Poetry 101 Rehab: Dark

Afraid of the dark?
Don’t be.
If anything,
you should be thanking it.

The dark  keeps us sane,
It is the black envelope that rescues us
from the boring, repetitive mundanity
of life.

The great unknown that stops us
from becoming robots in our own skin.
The night and its terrors make us human,
enable us to feel even while daily repetition numbs us.

Even feeling that fear,
at least you’re feeling something.

So, next time you find yourself bored and alone,
Don’t look for something to do.
Turn out the lights
And let something find you.

A response to Mara Eastern’s Poetry 101 Rehab Challenge


New_Forest_ClearingIn a sheltered grove, the young hunter’s life ebbs away.
His prey, catching him unawares, became
His predator, and now
The forest floor is a canvas for
His dying masterpiece.

The flowers, that were the rainbow,
Now crimson and black as they mourn, ready for
When his last, struggling breath finally
Leaves his mauled body.

Through this scene passes Love herself,
Riding upon her gallant white horse.
Drawn in by the picture of the man,
She cautiously approaches,
Ever weary of the hunter’s traps.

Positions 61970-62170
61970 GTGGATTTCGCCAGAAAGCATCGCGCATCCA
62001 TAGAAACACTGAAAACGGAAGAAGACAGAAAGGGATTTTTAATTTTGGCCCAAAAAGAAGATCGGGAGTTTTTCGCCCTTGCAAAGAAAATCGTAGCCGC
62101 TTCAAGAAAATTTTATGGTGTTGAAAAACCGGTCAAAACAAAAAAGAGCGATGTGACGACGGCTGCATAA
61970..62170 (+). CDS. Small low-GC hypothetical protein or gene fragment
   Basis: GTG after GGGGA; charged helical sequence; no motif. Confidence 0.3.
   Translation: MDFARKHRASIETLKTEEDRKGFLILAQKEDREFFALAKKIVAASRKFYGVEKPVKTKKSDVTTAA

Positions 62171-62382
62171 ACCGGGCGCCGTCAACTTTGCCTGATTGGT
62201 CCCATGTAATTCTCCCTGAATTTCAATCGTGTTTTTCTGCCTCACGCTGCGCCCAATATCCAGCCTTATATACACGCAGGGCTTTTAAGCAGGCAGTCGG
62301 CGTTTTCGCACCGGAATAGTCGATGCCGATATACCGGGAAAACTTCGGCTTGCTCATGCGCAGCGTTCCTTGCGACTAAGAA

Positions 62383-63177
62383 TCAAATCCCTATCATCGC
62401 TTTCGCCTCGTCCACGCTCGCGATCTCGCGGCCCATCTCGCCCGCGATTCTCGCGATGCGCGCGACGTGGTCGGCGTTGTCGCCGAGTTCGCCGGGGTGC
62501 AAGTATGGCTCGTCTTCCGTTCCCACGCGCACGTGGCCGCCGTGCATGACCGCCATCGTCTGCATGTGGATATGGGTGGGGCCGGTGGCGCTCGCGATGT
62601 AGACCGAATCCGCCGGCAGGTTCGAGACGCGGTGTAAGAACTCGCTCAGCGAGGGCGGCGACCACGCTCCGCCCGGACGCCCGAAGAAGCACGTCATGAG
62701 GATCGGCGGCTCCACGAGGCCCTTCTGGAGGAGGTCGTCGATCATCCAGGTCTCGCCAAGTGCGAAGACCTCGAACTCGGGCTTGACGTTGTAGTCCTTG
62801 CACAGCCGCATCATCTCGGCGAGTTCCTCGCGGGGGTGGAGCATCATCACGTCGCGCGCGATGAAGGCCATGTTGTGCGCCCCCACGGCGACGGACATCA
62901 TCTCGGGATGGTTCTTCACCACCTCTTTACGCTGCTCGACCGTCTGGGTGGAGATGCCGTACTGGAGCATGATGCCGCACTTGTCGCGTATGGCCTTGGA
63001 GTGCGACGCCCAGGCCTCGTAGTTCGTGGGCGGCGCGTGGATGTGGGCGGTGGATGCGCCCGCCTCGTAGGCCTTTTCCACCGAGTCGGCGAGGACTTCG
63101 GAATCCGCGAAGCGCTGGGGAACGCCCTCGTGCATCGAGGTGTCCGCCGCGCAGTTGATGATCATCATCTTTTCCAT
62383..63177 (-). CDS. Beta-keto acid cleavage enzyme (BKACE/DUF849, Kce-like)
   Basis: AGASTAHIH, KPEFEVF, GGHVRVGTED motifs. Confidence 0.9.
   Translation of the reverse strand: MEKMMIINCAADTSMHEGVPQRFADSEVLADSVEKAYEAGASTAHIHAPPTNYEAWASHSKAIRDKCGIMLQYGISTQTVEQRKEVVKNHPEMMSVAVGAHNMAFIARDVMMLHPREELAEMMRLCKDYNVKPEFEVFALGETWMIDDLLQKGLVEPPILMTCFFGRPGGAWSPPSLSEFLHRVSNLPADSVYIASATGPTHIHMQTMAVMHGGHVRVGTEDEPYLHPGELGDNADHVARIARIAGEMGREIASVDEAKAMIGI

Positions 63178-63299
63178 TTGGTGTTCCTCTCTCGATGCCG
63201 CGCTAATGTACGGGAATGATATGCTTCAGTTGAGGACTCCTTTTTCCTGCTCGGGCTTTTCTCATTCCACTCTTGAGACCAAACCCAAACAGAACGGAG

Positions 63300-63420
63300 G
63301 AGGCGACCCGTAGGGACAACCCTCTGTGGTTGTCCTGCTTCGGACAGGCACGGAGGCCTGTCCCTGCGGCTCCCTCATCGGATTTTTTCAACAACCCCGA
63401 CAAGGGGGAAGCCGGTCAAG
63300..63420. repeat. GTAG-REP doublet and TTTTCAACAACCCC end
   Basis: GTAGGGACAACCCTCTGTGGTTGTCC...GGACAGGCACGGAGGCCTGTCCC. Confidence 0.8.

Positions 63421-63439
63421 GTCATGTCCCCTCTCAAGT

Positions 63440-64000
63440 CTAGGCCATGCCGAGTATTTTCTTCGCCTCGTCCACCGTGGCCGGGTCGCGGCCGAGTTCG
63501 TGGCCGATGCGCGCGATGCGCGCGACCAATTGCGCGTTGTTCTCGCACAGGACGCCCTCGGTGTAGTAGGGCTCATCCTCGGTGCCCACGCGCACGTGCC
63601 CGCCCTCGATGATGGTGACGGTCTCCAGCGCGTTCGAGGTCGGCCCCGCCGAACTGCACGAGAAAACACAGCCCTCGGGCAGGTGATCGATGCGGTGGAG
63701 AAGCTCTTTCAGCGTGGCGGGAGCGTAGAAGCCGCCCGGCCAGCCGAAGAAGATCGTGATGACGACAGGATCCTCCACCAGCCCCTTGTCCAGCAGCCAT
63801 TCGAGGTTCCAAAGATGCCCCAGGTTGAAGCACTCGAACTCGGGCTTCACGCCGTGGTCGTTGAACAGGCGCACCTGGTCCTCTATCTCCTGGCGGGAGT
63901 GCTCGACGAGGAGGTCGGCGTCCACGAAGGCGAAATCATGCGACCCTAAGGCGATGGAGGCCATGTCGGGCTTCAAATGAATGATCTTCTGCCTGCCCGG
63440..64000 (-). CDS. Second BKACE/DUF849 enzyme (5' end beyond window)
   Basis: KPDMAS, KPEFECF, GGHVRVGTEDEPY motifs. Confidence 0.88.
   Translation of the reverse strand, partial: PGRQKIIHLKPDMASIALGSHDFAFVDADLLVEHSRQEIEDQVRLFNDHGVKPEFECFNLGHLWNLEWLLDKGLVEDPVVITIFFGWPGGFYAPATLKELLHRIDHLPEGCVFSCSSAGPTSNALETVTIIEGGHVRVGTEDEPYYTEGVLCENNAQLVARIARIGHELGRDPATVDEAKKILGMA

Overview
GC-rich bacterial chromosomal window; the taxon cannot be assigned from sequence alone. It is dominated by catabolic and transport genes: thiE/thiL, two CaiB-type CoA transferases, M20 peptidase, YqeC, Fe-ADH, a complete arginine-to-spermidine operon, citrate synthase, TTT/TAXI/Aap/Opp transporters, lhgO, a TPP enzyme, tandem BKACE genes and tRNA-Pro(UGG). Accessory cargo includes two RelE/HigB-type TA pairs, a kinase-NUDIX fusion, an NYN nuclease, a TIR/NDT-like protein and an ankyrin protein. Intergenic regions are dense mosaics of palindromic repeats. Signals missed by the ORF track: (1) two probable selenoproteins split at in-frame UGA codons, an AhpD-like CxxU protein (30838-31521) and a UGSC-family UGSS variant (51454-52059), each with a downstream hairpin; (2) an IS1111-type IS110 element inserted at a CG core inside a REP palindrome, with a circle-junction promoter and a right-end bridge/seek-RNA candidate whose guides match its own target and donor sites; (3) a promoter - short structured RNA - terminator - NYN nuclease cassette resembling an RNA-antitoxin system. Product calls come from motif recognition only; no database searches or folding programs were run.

Love, for the first time, is struck by her son’s own arrow,
Lost in the pools of his eyes and blood.
His flawless face, perfection
As he gazes helplessly up at her, pleading.
A gaze that becomes ever weaker
As his life flows out through his wounds.

It is too late now, though he returns her affection.
The tree stump must serve as their marriage bed,
The nightingales as witnesses
To their untimely union.

Majestically, as befits such a woman, she carries him
To his final resting place, where,
Laying her head down beside him,
She watches as he drifts away from her.

To A Dry Elm Tree


To the old elm, split by lightning
and rotten to its core,
with the rains of April and the sun of May,
has begun to sprout some fresh green leaves.

The old elm up on the hill by the river.
Whose worm-eaten, dusty trunk
is stained by a yellowish moss.

It will never be one of those poplars,
those that guard the road and the riverbank,
a shelter for the nightingale to sing.

Even now, an army of ants march in file
through it, while in its entrails
the spiders spin their silver webs.

Before the woodsman cuts you down
with his axe, old elm of mine,
and the carpenter makes of you
a bell frame, or a yolk for a wagon.

Before you burn red
at the hearth of some miserable hut
at the wayside,
or a river carries you to the sea
through valleys and ravines.

Before that, Elm, I want to take note
of the beauty
of your green-speckled branches.

And secretly, despite the beauty of the
here and now,
my heart still wishes that you
defy the odds
and that next year, there will be
one last miracle of Spring.

This poem is a translation and adaptation of a work by Antonio Machado entitled ‘A Un Olmo Seco’.